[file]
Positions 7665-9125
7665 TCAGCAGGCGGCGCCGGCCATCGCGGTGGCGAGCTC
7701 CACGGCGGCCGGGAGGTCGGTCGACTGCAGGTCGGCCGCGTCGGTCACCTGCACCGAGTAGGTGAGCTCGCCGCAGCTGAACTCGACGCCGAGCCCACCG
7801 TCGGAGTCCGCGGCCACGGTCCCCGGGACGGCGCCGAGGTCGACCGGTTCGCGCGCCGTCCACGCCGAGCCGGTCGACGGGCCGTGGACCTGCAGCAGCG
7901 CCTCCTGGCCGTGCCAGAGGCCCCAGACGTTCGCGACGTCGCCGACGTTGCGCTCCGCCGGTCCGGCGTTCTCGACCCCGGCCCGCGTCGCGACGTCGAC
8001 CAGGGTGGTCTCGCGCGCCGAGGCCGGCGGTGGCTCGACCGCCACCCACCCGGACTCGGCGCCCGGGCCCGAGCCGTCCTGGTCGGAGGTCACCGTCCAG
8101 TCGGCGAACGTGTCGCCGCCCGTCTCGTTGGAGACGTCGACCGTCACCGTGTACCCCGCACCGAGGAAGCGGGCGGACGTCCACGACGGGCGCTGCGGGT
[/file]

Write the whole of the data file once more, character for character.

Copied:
Positions 7665-9125
7665 TCAGCAGGCGGCGCCGGCCATCGCGGTGGCGAGCTC
7701 CACGGCGGCCGGGAGGTCGGTCGACTGCAGGTCGGCCGCGTCGGTCACCTGCACCGAGTAGGTGAGCTCGCCGCAGCTGAACTCGACGCCGAGCCCACCG
7801 TCGGAGTCCGCGGCCACGGTCCCCGGGACGGCGCCGAGGTCGACCGGTTCGCGCGCCGTCCACGCCGAGCCGGTCGACGGGCCGTGGACCTGCAGCAGCG
7901 CCTCCTGGCCGTGCCAGAGGCCCCAGACGTTCGCGACGTCGCCGACGTTGCGCTCCGCCGGTCCGGCGTTCTCGACCCCGGCCCGCGTCGCGACGTCGAC
8001 CAGGGTGGTCTCGCGCGCCGAGGCCGGCGGTGGCTCGACCGCCACCCACCCGGACTCGGCGCCCGGGCCCGAGCCGTCCTGGTCGGAGGTCACCGTCCAG
8101 TCGGCGAACGTGTCGCCGCCCGTCTCGTTGGAGACGTCGACCGTCACCGTGTACCCCGCACCGAGGAAGCGGGCGGACGTCCACGACGGGCGCTGCGGGT